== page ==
These symptoms can interfere with all aspects of life, such as work, school, and personal relationships. 

3. Panic Disorder

This disorder is marked by recurrent unexpected panic attacks. There are also sudden periods of intense fear or a sense of losing control that comes on quickly and reaches their peak within minutes.  

4. Post-Traumatic Stress Disorder (PTSD)

This type of anxiety disorder often develops after exposure to a terrifying event.

PTSD can be triggered by military combat, a personal assault, an accident, or a disaster. Symptoms may include nightmares or unwanted memories of the trauma, fear, and avoidance of anything that brings back these memories.

5. Social Phobia

Previously called Social Anxiety Disorder, the social phobia involves a general, intense fear of being watched or judged by others in social situations.

This can result in the person having difficulty making eye contact with others or establishing close connections and lead to a fear or avoidance of social situations.

Treatment for Anxiety and Panic Attacks

Proper treatment can reduce the intensity and duration of your anxiety or panic attacks. Typically first-line treatment includes psychotherapy, otherwise known as talk therapy, and medication.

Psychotherapy aims to help you understand why anxiety and panic attacks occur and develop coping mechanisms to better manage them.

Prescription medications can also reduce symptoms if talk therapy isn’t enough. Common medications prescribed include Selective Serotonin Reuptake Inhibitors (SSRIs), Serotonin and Norepinephrine Reuptake Inhibitors, and Benzodiazepines.

Simple Ways to Reduce Stress Effectively

There are effective lifestyle changes that can improve your quality of life and help you better cope with stress-related health issues:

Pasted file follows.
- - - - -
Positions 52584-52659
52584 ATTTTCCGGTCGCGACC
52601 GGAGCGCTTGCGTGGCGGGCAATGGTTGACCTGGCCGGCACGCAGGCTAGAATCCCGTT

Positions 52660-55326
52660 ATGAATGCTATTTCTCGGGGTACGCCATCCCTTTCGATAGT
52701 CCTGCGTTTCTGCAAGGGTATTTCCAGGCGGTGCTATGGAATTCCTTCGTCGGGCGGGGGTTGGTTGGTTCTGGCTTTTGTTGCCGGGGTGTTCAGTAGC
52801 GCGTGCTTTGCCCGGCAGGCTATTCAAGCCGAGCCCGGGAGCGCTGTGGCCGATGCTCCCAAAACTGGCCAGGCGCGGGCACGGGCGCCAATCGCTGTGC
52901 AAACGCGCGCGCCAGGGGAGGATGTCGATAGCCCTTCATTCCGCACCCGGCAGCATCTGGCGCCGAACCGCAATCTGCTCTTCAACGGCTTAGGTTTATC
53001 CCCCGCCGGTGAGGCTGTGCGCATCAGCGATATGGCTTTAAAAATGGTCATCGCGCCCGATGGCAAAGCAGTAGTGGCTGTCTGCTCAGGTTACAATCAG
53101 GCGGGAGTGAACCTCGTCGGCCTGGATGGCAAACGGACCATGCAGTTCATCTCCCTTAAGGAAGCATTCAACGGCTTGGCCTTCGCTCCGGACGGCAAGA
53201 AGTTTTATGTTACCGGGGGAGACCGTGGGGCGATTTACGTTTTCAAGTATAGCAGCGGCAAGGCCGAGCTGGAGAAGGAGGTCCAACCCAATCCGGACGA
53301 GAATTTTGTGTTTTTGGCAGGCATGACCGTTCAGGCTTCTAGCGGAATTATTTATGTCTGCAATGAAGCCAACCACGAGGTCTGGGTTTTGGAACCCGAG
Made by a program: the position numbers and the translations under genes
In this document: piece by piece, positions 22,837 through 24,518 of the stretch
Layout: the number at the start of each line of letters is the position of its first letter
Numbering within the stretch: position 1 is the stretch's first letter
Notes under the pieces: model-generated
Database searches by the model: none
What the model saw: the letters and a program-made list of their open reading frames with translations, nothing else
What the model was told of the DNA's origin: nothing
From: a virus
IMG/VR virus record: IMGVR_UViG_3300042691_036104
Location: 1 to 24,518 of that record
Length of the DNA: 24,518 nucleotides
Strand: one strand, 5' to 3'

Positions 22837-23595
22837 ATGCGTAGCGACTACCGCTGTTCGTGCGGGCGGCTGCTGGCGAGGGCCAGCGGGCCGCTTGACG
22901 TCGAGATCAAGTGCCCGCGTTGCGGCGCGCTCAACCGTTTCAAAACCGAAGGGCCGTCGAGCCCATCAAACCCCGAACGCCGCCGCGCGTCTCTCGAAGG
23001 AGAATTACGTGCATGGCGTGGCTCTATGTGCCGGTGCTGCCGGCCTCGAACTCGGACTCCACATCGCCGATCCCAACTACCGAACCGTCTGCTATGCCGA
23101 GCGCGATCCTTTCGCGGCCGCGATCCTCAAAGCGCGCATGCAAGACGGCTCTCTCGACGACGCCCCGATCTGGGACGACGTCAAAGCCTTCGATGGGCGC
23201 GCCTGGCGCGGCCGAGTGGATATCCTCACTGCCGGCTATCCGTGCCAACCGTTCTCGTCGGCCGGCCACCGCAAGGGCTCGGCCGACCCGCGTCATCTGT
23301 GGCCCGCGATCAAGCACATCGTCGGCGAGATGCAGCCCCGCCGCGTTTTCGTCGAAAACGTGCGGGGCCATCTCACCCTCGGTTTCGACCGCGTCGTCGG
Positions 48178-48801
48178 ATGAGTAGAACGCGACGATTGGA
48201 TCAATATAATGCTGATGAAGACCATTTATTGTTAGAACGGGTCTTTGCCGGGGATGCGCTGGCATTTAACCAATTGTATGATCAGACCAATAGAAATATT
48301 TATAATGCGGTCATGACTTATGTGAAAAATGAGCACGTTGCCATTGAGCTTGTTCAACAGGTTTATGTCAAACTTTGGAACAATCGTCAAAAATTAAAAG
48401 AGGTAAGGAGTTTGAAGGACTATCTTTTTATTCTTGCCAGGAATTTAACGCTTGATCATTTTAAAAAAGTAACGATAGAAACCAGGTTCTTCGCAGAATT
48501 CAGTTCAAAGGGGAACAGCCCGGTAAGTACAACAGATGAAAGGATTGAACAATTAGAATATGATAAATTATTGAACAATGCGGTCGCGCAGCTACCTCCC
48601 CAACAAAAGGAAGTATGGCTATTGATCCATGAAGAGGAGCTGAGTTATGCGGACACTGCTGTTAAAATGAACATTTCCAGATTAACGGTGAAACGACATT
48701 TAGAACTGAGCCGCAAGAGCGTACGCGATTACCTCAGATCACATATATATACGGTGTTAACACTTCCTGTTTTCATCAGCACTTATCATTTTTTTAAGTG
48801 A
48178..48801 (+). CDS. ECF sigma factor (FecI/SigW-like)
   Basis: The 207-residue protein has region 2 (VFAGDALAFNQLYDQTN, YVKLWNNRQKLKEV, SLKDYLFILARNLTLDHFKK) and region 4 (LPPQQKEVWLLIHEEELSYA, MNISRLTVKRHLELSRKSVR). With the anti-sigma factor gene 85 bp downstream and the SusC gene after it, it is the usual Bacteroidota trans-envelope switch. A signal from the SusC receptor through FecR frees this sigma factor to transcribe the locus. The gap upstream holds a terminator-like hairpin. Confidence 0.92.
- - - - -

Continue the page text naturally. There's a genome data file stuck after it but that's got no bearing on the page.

• A balanced diet
  • A daily yoga or meditation practice
  • Engage in regular exercise
  • Getting a better night’s sleep
  • Limiting screen time
  • Practicing a healthy activity for the mind such as reading
  • Reducing caffeine intake
  • Spending time with loved ones

Not only are these habits helpful for adults, but also for kids with stress

Visit GoHealth Urgent Care for Anxiety or Panic Attacks 

Everyone feels anxious at times, especially during difficult circumstances. It can also be difficult to determine the difference between panic attacks and anxiety attacks. It's also important to know how to handle holiday stress.

Although worry doesn’t necessarily mean you have an anxiety disorder, it’s important to see a doctor if you experience anxiety with any of the following symptoms: 

  • You feel depressed and anxious at the same time or feel you’re losing control  
  • Anxiety begins to affect your work and/or personal life 
  • Your anxiety is causing you to abuse drugs and/or alcohol to cope. 

You may be asking yourself “can you go to the hospital for anxiety?” The answer is yes — in fact we recommend you seek immediate help. If you are suffering from chronic anxiety or panic attacks, visit a GoHealth Urgent Care near you. Our board-certified mental health professionals are available without a referral and can help treat your anxiety symptoms.  

If your anxiety turns toward suicidal thoughts, call 9-1-1 immediately or contact the National Suicide Prevention Lifeline at 1-800-273-8255.

Written by Sarah Thebarge, Physician Assistant